Carpenters have always left their mark (figuratively and literally) on their work. In the early nineteenth century, when Samuel Plumb’s house was originally built, they made a lot of marks.
Under the so-called “scribe rule” which had been used for hundreds of years, every joint was marked with a system of Roman numerals gouged into the wood. Each mortise was scribed (see this post for a description) to exactly fit one tenon. So every joint between a post and a beam or a stud and a plate was unique. To keep track of which part went with which, each side of the joint was numbered.
After 1830, a new system, called the “square rule” entered into general use which “squared up” the area around the mortise so that standard parts could be used. This was a heck of a lot quicker and marked the beginning of the transition toward dimensional lumber and all-nailed construction that accelerated after the Civil War. Isolated examples of square rule framing as early as 1816 have been found in New England as discussed in this link from Historic Barns of Connecticut.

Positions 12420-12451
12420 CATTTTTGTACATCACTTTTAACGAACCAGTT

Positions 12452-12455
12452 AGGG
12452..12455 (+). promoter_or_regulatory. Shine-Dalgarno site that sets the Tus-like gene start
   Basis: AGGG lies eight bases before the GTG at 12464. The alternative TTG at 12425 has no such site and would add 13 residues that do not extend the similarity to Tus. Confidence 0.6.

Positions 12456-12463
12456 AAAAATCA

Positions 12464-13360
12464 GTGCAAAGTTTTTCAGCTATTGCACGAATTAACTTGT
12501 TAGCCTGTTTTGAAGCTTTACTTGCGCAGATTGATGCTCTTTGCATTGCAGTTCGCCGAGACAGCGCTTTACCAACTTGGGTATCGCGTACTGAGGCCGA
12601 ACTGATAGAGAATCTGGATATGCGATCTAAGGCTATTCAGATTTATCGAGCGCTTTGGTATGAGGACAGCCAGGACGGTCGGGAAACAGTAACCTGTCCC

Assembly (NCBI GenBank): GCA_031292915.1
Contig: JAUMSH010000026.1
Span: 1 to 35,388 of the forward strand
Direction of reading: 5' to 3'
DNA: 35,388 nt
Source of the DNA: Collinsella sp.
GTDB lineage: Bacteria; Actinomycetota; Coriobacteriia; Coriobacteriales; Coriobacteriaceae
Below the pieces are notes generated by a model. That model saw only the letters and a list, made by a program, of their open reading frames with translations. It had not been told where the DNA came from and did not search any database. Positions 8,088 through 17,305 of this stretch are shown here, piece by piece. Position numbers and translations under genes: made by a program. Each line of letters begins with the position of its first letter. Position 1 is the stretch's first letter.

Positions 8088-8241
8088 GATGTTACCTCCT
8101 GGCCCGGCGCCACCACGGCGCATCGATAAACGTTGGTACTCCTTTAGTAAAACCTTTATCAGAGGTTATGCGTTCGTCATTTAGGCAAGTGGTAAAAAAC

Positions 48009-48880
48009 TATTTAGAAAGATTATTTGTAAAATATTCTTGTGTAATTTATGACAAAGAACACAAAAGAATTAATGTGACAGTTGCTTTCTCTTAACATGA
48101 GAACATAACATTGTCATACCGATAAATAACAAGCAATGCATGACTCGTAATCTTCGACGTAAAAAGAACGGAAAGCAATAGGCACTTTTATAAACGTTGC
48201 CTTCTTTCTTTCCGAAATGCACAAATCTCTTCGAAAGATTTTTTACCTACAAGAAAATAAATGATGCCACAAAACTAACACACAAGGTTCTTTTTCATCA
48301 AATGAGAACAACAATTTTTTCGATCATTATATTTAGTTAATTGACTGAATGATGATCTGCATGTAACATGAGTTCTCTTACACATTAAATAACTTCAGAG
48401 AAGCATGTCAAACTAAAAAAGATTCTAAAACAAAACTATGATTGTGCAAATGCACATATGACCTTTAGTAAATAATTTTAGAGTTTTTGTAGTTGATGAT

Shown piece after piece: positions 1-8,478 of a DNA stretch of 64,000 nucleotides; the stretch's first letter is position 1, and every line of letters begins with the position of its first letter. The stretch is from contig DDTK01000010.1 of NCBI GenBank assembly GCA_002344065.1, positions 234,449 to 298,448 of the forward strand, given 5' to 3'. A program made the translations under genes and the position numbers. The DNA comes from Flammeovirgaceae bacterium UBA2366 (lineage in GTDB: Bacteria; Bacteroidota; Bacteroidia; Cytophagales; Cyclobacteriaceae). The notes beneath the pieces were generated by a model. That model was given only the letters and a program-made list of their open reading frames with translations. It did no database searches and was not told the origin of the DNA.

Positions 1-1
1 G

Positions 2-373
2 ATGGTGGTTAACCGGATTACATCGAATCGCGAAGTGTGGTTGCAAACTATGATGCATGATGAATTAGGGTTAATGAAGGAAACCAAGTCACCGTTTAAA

But Samuel Plumb’s carpenters, working in 1812, were still “old school” and marked every joint. Since the joint only went together in one way, the carpenters needed to make sure not only that the numbering matched up but also that the parts were facing the right way. That’s probably what the arrow in the top photo is showing: which side of the plate should be facing out when they fit the studs and joists into it.
The photo below of the roof deck support structure shows another example of this marking system in use. It’s tough to figure out exactly what the “VIII” is marking in this location. It could be number of the ceiling joist next to it (which was pinned to the plate underneath the rafter) or perhaps the number of a mortise (out of view) cut into the plate below to receive a tenon for a support post. Anyway, it’s a “VIII” looking for another “VIII” as its mate.